STOP foam rolling your IT Band!

This post will challenge what many patients have been instructed to perform in attempts to release the IT Band!

Therefore, I will provide a research review with references and some wordy discussion. By offering as much information as possible, I hope to minimize the attack on my beliefs about foam rolling your IT Band, and articulate why you should STOP doing it immediately!

According to current research, Iliotibial Band Syndrome (ITBS)/Iliotibial Band Friction Syndrome (ITBFS) is considered to be one of the most common overuse injuries in the lower extremity, affecting anywhere from 7‐14% of the running population. It can decrease performance in cyclists, soccer players, field hockey players, basketball players, and rowers. ITBS often leads to an inability to participate in a sport secondary to severe hip, lateral thigh, and knee pain.

The exact etiology is poorly understood. Orchard et al described an area of friction occurring between the iliotibial band and the lateral femoral condyle when the knee is flexed to around thirty degrees. The friction is said to lead to inflammation and pain. However, findings of cadaver studies and biopsies of the area are leading researchers to challenge this theoretical model. In addition to fascial restrictions, Ferber et al studied three hundred recreational athletes and identified decreased iliotibial band and iliopsoas extensibility in recreational athletes.

itb-diagram-01Physical therapy is often recommended. Interventions such static stretching, strengthening, manual therapy and neuromuscular re‐education have been researched. Pinshaw et al stressed the importance of addressing shoe wear and training schedules.

Deep friction massage is often used to treat ITBS (think foam rolling on your IT band), but current research does not support it.

So now I want to discuss my opinion about other treatment options besides foam rolling.

The IT Band is not a muscle, tendon or ligament. It is unique structure and can not be treated as a typical tight muscle. In 18 years of treating patients, no one has ever came in saying their IT Band is getting better from foam rolling, not once! And trust me, I taught many folks to foam roll the IT Band, but stopped several years back with excellent results since.

Now just above to the IT Band is the TFL (Tensor Fasciae Latae) muscle, which runs from the anterior pelvis to the outer hip bone. It is the muscular portion of the IT Band, but it is in front of the hip and is ideal for foam rolling. So instead of laying on your side on top of the roller, you have to reposition and stay above the hip and in front. (See the black arrow pointing at the TFL)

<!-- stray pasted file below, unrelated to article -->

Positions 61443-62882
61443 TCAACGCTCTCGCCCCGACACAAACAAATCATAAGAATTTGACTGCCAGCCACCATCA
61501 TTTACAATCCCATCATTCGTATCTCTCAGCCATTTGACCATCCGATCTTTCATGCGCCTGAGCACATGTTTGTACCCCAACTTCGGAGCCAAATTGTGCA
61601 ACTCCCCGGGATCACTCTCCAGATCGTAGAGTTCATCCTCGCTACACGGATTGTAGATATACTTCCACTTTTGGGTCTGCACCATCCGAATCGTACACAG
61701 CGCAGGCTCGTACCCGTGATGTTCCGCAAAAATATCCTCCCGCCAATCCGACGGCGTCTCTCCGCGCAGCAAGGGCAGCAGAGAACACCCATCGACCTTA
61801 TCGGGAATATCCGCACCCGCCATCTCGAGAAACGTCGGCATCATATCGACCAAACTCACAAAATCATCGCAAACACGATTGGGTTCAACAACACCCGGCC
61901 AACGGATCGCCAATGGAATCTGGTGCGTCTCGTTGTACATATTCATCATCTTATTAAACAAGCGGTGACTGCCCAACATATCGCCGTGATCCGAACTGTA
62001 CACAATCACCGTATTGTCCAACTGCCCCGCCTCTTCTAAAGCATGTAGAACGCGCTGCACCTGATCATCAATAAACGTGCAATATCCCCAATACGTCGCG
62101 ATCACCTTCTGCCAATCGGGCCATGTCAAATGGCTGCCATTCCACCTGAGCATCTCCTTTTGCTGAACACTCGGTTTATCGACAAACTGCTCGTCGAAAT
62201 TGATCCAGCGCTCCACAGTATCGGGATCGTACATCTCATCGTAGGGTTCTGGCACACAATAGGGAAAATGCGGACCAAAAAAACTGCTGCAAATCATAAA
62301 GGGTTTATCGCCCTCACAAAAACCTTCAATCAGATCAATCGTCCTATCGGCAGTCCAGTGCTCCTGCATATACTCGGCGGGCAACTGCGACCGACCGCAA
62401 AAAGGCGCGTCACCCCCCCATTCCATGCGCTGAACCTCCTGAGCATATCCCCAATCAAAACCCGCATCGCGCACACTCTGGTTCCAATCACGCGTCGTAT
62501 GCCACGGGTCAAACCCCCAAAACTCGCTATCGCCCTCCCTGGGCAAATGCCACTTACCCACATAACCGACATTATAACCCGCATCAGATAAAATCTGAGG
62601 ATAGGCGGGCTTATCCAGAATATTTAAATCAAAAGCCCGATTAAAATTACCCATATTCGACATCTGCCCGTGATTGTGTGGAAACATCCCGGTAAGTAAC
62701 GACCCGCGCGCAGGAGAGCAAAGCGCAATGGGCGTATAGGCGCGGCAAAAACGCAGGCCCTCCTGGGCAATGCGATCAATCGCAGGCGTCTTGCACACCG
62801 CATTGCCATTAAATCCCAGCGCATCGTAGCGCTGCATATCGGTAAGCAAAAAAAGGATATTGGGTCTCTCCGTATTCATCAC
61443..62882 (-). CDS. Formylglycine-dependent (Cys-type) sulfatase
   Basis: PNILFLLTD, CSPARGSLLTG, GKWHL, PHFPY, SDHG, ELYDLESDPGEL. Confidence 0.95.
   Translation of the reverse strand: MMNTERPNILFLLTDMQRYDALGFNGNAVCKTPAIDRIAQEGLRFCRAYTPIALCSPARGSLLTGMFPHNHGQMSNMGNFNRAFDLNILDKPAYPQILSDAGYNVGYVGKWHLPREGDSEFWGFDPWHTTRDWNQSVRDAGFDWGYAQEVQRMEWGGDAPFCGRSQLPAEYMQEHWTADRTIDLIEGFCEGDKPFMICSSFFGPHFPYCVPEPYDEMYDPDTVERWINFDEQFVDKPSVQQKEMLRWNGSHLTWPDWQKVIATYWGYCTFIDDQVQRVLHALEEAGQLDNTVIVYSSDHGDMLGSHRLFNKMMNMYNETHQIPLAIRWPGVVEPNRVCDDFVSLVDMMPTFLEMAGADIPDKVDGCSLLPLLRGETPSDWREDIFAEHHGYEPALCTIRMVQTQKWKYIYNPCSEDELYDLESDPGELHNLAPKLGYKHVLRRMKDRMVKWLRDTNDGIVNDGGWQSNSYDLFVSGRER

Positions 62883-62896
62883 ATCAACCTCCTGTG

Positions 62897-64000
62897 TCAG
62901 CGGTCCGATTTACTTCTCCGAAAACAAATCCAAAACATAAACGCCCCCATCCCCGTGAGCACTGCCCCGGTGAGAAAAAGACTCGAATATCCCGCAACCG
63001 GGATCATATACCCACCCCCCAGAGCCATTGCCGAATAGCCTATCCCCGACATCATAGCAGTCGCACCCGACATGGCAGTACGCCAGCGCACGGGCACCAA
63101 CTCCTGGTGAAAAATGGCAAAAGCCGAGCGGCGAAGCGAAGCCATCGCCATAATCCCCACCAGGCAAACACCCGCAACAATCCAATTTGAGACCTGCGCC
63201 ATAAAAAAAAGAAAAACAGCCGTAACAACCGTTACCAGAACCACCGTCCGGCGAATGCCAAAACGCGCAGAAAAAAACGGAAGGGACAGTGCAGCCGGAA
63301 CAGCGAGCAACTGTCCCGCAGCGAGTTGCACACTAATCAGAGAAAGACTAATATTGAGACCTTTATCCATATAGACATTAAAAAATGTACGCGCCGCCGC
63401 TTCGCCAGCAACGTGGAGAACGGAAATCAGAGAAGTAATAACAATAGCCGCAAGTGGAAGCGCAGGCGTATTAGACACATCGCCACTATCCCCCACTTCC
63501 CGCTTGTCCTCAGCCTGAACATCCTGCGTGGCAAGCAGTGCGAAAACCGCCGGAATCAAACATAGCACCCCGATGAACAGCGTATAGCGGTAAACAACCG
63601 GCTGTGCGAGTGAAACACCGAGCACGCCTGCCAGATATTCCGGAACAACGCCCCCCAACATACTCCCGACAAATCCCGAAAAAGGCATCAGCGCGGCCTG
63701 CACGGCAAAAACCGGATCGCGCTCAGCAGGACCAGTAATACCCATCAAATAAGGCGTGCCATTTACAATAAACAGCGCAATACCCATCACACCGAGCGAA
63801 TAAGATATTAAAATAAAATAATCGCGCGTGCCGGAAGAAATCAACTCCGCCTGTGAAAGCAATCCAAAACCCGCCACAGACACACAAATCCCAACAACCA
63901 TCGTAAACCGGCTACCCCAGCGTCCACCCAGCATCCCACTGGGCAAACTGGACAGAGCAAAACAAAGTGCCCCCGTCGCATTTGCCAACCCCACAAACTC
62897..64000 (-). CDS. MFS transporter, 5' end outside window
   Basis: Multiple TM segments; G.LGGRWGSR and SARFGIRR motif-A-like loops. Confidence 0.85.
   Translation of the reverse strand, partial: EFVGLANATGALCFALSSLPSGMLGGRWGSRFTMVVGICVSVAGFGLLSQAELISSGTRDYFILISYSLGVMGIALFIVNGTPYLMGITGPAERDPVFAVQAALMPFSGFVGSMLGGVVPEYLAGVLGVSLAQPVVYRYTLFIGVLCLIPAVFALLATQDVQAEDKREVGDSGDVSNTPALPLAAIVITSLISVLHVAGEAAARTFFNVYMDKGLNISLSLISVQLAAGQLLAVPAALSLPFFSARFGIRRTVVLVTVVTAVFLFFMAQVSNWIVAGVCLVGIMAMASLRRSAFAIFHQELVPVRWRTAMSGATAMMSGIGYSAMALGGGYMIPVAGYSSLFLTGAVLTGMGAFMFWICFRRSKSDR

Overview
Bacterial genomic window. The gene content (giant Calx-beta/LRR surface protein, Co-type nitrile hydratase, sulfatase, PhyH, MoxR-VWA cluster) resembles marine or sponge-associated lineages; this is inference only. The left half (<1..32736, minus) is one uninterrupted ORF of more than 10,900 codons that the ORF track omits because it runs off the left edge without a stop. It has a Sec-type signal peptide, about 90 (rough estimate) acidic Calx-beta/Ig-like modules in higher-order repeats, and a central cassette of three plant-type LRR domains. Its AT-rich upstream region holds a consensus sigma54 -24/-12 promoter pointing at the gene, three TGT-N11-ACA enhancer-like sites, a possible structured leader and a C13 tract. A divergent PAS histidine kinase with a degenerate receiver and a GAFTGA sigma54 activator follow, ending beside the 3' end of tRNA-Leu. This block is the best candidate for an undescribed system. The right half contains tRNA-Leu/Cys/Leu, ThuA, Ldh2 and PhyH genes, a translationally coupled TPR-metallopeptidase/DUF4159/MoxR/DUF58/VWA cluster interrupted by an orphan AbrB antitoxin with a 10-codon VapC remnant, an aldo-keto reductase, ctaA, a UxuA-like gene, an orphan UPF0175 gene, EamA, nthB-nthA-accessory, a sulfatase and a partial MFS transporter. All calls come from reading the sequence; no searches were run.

itb-diagram-02While you have the foam roller out, get to know the gluteals, quads and inner thighs after releasing the TFL on each side. You can also use a tennis ball or Lacrosse ball as tolerated on all of these structures listed and pictured. Some core strengthening and leg exercises would then be performed for postural re-education.

So its really a simple shift in where to treat, but most importantly, STOP FOAM ROLLING YOUR IT BANDS NOW!!!!!


  1. McKean KA Manson NA Stanish WD. Musculoskeletal injury in the master’s runners. Clin J Sports Med. 2006 Mar;16(2):149‐54. [PubMed]
  2. Taunton JE Ryan MB Clement DB McKenzie DC Llyod‐Smith DR Zumbo BD. A retrospective case‐control analysis of 2002 running injuries. Br J Sports Med. 2002 Apr;36(2):95‐101. [PMC free article] [PubMed]
  3. Lavine R. Iliotibial band friction syndrome. Curr Rev Musculoskeletal Med. 2010 Jul 20;3(1‐4):18‐22. doi: 10.1007/s12178‐010‐9061‐8. [PMC free article] [PubMed]
  4. Orchard JW Fricker PA Abud AT Mason BR. Biomechanics of iliotibial band friction syndrome in runners. Am J Sports Med. 1996 May‐June;24(3):375‐9. [PubMed]
  5. Fairclough J Hayashi K Toumi H Lyons K Bydder G Phillips N Best TM Benjamin M. The functional anatomy of the iliotibial band during flexion and extension of the knee: implications for understanding iliotibial band syndrome. J Anat. Mar 2006;208(3):309‐16. [PMC free article] [PubMed]
  6. Fairclough J Hayashi K Toumi H Lyons K Bydder G Phillips N Best TM Benjamin M. Is iliotibial band syndrome really a friction syndrome? J Sci Med Sport. 2007 Apr;10(2):74‐6; discussion 77‐8. Epub 2006 Sep 22. [PubMed]
  7. Ferber R Kendall KD McElroy L. Normative and critical criteria for iliotibial band and iliopsoas muscle flexibility. J Athl Train. 2010 Jul‐Aug;45(4):344‐8. doi:10.4085/1062‐6050‐45.4.344. [PMC free article] [PubMed]
  8. Pinshaw R Atlas V Noakes TD. The nature and response to therapy of 196 consecutive injuries seen at a runners’ clinic. S Afr Med J. 1984 Feb 25;65(8):291‐8. [PubMed]
  9. Schwellnus MP Mackintosh L Mee J. Deep transverse frictions in the treatment of iliotibial band friction syndrome in athletes: a clinical trial. Physiotherapy. 1992 Aug 10;78(8):564‐8. doi: 10.1016/s0031‐9406(10)61197‐2.
Co-Owner / Physical Therapist at CORE Therapy and Pilates
Stephen graduated with a Masters in Physical Therapy in 1998 from LSUMC in New Orleans and is a licensed physical therapist in Texas since 2004. Immediately interested in hands-on therapy, he began to study with Brian Mulligan and became certified in the Maitland Australian Approach in 2003. Stephen has since studied the fascial system through John F Barnes Myofascial Release. Stephen completed a comprehensive Pilates training in 2002 and the GYROTONIC Expansion System® in 2009. The combined treatment of manual therapy with mind-body awareness exercises using Pilates and Gyrotonic concepts was the start of his whole-body treatment approach.
Stephen Dunn